Tuesday, September 17, 2019
Miles from the Mainstream
D. R. ZUKERMAN, proprietor

Is Impeachment Already Underway?

August 19, 2019 --

House Judiciary Committee Chairman Jerrold Nadler was quoted in the Hill, August 10, to have indicated on CNN, two days earlier, that "'formal impeachment proceedings" are underway. He was further quoted as indicating that his committee is gathering evidence and "hopefully by the end of the year -- vote to vote articles of impeachment to the House floor. Or we won't."

The Hill story also quoted Rep. Eric Swalwell (D.-Calif.), a member of the House Intelligence Committee, as having told CNN, "We're conducting an impeachment investigation, and we want to hear from all of the witnesses to President Trump's lawlessness."
The Nadler and Swalwell comments indicate opposition to the view of House Speaker Nancy Pelosi to consider impeachment proceedings.

If, in fact, the House of Representatives votes to impeach President Trump, the action will not reflect "lawlessness" on the part of the president, but continued bitterness over the results of the 2016 presidential election. According to the story in the Hill, "[I]mpeachment advocates have been heartened by Nadler's heightened rhetoric, which they see as a significant step in the march toward official votes to oust the president." LPR wonders if House Democrats are now jumping on the impeachment bandwagon because they fear primary challenges is they do not comply with the wishes of House radicals against the president.

Hate speech against President Trump has intensified since the horrific incidents, August 3, in El Paso, where 22 people where murdered and Dayton, Ohio, where 9 where shot and killed that Saturday night/Sunday morning. Most of the Democratic presidential candidates were quoted as attributing the El Paso shootings to President Trump's "racist rhetoric." On Meet the Press, August 5, moderator Chuck Todd remarked, "The El Paso [gunman] post[ed] an anti-immigrant screed online. This comes after a month of President Trump stoking racial resentment."

It did not take El Paso for a journalist to direct a "stoking" accusation against the president. On July 31, during the second night of the second Democratic presidential debate, CNN's Don Lemon asked Senator Michael Bennet, "Why are you the best candidate to heal the racial divide that exists in this country today, which has been stoked by the president's racist rhetoric?" Bennet replied, in part, "First of all the president's racist rhetoric should be enough rounds for everybody in this country to vote him out of office."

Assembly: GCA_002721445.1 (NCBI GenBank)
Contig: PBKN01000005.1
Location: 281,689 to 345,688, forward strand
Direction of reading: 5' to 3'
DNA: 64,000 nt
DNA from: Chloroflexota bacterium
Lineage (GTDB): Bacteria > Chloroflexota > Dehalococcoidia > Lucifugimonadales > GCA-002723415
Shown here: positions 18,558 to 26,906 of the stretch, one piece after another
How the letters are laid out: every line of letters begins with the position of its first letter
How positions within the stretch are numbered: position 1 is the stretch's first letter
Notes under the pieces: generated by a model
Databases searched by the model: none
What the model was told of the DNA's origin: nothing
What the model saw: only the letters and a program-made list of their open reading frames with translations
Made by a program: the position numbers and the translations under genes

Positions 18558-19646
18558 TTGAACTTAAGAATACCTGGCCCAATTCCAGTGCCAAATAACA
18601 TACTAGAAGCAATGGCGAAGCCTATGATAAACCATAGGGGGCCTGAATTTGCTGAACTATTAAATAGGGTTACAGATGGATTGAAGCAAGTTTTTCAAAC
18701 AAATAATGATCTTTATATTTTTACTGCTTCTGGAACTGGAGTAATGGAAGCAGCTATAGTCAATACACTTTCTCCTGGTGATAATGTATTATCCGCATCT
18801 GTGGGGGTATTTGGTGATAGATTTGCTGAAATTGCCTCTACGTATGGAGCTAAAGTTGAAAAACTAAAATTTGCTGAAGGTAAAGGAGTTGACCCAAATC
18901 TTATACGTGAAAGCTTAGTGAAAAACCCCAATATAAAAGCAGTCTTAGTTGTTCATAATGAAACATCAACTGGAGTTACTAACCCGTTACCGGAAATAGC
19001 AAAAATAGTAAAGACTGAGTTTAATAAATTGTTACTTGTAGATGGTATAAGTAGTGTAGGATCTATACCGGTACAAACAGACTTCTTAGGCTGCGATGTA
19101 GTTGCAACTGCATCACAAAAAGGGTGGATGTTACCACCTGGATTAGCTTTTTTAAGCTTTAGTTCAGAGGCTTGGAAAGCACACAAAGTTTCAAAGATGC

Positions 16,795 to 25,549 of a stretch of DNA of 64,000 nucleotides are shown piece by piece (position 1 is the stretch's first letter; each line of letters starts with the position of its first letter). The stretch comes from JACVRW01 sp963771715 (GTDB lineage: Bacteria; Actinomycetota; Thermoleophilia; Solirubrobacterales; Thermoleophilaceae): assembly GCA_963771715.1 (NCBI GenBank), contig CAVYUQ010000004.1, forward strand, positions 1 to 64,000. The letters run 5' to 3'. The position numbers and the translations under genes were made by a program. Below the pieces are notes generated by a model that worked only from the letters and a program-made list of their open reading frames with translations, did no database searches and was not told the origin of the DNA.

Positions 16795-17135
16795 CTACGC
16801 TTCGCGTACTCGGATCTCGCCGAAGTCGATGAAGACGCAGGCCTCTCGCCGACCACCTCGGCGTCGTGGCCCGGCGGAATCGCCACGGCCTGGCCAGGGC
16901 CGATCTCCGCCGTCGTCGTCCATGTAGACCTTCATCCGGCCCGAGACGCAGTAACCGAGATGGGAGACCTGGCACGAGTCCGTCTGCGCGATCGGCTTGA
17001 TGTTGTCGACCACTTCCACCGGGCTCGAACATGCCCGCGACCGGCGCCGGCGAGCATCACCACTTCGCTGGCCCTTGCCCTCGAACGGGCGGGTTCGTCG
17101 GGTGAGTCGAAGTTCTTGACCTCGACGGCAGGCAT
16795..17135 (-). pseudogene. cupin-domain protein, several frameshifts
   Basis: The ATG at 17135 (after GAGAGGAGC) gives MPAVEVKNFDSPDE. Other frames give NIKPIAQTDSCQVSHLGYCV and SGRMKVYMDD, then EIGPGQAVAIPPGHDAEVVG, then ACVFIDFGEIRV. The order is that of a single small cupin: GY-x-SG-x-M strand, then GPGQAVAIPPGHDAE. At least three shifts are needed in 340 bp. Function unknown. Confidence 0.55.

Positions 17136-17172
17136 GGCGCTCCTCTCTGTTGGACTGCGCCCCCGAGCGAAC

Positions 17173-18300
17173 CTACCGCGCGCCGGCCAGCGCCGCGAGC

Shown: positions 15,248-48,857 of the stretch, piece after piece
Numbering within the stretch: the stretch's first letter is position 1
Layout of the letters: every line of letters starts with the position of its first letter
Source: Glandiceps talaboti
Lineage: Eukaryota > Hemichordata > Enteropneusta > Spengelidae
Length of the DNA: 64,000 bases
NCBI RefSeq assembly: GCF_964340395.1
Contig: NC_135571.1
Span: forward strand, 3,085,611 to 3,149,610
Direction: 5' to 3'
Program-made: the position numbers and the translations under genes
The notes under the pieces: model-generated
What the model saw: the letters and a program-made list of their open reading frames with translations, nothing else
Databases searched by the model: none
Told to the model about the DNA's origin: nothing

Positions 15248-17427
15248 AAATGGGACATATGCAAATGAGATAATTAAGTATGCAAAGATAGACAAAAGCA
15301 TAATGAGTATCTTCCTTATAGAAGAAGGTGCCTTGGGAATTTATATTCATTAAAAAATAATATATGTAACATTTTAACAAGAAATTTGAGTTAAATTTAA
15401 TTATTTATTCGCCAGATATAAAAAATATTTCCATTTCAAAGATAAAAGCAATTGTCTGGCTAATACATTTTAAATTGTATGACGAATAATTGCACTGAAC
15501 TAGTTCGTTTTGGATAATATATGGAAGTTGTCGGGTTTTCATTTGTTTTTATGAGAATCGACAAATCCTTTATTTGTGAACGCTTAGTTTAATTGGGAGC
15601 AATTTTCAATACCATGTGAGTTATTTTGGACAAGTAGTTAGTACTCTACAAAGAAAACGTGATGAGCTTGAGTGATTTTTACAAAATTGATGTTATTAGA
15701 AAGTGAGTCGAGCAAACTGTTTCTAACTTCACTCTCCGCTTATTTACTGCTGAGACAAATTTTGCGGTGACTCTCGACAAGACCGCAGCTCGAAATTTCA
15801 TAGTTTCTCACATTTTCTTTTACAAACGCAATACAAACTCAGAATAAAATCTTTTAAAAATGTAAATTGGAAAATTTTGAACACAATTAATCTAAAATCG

LPR expects that the Democratic candidates will regularly tar the president with smearks of "racism" and "white supremacy."

On August 8, The New York Times, reporting President Trump's visits to Dayton and El Paso, led with a "stoking" headline: "President Uses/A Day of Healing/to Stoke Discord." The Times reported that what was meant to be "a show of compassion" turned "into an occasion for anger-fueled broadsides against Democrats and the news media." Michael Goodwin, in his August 11 New York Post column pointed out, however, that "Democrats had attacked first by calling Trump a racist and white supremacist, and he was responding." In his August 7 column, Goodwin asserted "that Trump has been on the receiving end of a ruthless, unprecedented barrage of personal and political attacks" He added, "Richard Nixon got off easy by comparison." (Indeed the barrage is unceasing with the political aim of improving the chances of a House impeachment vote (which vote, if taken, would not lead to ousting the president because of his support in the Senate. It would, however, be a key element in the Democrats's 2020 election campaign.)

It is likely that when Congress returns in September, Chairman Nadler's committee will devote itself to drawing up articles of impeachment. Alas, the allegations do not have to reflect reality, much less due process. They simply will reflect Democratic hostility to a Republican president who responds to political attack. This would suggest that the Democratic presidential campaign will unfold on a track parallel to impeachment. There is another factor, however, that should come into play: the results of investigations into the origins of "Russiagate," the false claim that President Trump colluded with Russians to win the presidency. If the attorney general's investigations and the report of the Department of Justice inspector general prove embarrassing to the FBI under James Comey, and the intelligence community that served President Obama, one should think that the anti-Trump campaign by Democrats and their media allies would incur a setback. The more likely reaction would be that the matter of the origins of "Russiagate" is irrelevant to the question of the president's tenure in the White House -- unless, somehow, opinion polls were to disclose that the American people are tired of the left's political gamesmanship and just want the 2020 election campaign to proceed.